|"Alejandra Garcia hopes the discovery of the archive of 80 million pages of police records will lead to the successful prosecution of those responsible for the death of her father in 1984, during Guatemala’s civil war." (Reuters)|
By Guy Adams
The Independent, February 10, 2012
"Alejandra Garcia's most treasured memento of her father is a faded, black-and-white photo from 1984. A handsome 27-year-old, in jeans and a check shirt, he grins contentedly while holding his wife, Nineth, who in turn is cradling their newly born first child. Not long after the portrait was taken, Alejandra's father, Fernando, disappeared. On 18 February, he failed to turn up to a celebration at the family home in Guatemala City. Nineth spent days frantically searching the local streets. But he was never seen again. At the time, Guatemala was in the throes of a 36-year civil war which ranks as one of the most brutal conflicts of the 20th century. More than 200,000 people died, from a population which at the start of hostilities was about four million. Roughly 80 per cent of the casualties were suspected left-wing dissidents. Many were executed, without trial, by soldiers or police officers loyal to the country's ruling military junta. Fernando Garcia, a student activist whose only crime was taking part in several demonstrations against the government, was one such victim. In the days after his disappearance, witnesses came forward to claim he had been snatched off the streets by men who appeared to be out-of-uniform police officers. Then he was bundled into an unmarked pick-up truck and driven away. It has been 28 years since Fernando went missing, and almost 16 years since peace accords which turned Guatemala into a functioning, if somewhat troubled, democracy. But Alejandra and her family are only now on the verge of nailing those responsible.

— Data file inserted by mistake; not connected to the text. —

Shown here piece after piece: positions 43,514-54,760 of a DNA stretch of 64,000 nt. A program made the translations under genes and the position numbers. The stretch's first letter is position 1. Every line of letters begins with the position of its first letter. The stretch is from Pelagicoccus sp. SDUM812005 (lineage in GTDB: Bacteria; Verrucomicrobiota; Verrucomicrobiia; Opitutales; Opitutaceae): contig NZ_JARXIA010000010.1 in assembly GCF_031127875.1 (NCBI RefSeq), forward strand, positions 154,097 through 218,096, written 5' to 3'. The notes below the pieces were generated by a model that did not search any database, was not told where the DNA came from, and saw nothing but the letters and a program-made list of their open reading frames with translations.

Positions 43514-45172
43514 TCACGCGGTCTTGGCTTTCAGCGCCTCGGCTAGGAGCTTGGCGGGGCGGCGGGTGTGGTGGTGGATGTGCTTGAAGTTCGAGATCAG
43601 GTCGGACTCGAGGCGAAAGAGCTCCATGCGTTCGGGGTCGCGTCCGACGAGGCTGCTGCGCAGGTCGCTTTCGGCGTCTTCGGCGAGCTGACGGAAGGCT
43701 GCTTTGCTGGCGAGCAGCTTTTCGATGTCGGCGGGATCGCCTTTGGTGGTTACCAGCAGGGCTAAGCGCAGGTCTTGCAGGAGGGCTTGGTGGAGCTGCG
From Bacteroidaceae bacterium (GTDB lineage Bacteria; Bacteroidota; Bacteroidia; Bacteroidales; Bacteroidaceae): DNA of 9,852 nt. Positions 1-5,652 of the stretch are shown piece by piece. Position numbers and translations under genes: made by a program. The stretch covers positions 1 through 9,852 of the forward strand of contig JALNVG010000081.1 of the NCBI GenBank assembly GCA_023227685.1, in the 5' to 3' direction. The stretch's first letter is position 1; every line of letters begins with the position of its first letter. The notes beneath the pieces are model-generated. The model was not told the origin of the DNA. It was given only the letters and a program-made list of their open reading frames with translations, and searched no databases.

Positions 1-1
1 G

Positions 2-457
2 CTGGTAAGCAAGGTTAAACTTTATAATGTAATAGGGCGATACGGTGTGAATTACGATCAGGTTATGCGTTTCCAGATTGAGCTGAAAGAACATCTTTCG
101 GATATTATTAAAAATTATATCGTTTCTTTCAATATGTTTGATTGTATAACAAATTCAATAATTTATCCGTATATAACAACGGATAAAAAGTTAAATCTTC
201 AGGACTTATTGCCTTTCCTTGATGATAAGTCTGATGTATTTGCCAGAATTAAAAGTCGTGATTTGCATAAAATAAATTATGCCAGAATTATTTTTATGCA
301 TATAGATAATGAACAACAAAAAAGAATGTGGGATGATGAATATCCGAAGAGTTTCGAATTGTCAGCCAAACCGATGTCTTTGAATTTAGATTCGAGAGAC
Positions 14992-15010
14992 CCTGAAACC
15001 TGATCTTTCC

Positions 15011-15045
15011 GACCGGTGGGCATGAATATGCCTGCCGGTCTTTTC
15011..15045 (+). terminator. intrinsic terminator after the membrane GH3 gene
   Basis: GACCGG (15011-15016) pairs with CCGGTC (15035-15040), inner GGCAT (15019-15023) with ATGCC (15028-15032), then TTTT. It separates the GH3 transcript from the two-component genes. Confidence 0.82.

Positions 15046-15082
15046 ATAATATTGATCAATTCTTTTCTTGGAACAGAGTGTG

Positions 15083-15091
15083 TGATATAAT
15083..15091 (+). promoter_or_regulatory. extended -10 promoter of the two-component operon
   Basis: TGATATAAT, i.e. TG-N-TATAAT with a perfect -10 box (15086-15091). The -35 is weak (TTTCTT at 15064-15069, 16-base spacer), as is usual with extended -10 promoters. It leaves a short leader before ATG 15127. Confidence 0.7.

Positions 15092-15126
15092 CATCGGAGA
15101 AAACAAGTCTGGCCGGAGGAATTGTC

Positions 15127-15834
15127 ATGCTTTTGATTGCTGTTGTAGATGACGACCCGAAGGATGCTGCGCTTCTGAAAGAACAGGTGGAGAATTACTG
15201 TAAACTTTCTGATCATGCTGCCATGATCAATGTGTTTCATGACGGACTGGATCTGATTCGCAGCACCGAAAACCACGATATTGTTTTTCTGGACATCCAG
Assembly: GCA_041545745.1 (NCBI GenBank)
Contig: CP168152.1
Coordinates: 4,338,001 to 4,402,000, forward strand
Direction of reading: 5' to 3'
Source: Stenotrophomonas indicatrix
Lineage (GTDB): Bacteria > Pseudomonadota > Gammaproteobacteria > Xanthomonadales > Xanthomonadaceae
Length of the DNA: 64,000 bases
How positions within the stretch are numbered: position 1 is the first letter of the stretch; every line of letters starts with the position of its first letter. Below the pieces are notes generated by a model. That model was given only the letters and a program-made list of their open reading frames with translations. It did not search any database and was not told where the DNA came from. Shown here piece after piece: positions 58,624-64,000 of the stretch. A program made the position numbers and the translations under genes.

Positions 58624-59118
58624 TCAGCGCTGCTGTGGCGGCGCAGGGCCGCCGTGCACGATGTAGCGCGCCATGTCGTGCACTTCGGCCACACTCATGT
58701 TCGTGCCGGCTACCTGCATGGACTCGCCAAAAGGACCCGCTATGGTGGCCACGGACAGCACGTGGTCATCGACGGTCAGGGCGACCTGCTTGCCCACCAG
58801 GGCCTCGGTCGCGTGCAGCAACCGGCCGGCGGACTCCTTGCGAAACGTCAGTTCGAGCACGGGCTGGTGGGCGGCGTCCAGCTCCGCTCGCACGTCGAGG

Hector Bol de la Cruz, the country's former police chief, is about to face a belated trial for ordering his detention and apparent killing. The charges against Bol de la Cruz, now 71, represents a landmark moment in Guatemala's long-running effort to draw a line under its past. In a country which remains hobbled by corruption, with a track record of treating dishonest officials with impunity, he becomes the first police chief to ever be prosecuted for his actions. 'I think about how my dad would feel,' Alejandra said, with regard to Bol de la Cruz's imminent trial. 'He would be happy to finally see a little bit of justice in this country.' The forthcoming prosecution stems from a remarkable detective story which began by accident in 2005, when investigators looking into an explosion at a dilapidated munitions dump near Guatemala City stumbled upon a series of vaults holding a vast collection of official documents and photographs. The paperwork alone ran to about 80 million pages. Much of it had been soaked by rainwater from leaky windows. But it soon became clear that it represented a large portion of the National Police Force's official archives relating to the civil war. This was a surprising and potentially game-changing discovery. During the 1996 peace process, the National Police Force had angrily denied the existence of a formal record of its operations. Since the hidden archive suggested otherwise, human rights groups in 2005 began the laborious process of sifting through the paperwork for clues that might help bring about prosecutions. Seven years on, their work is starting to bear fruit, with records being cross-checked with evidence from the cemetery where security forces often dumped bodies in mass graves, identifying them as 'XX'. So far, families of some 45,000 of the 'disappeared' have asked for information which might relate to their loved ones. Searching for it is gradually becoming easier, thanks to an online database created by the University of Texas at Austin, which currently holds about 12 million of the documents. Although some of the war's victims were guerrillas killed in combat, many were civilians put to death for simply being suspected of harbouring sympathy for the revolutionaries. The exact circumstances of their deaths are now starting to emerge. [...]"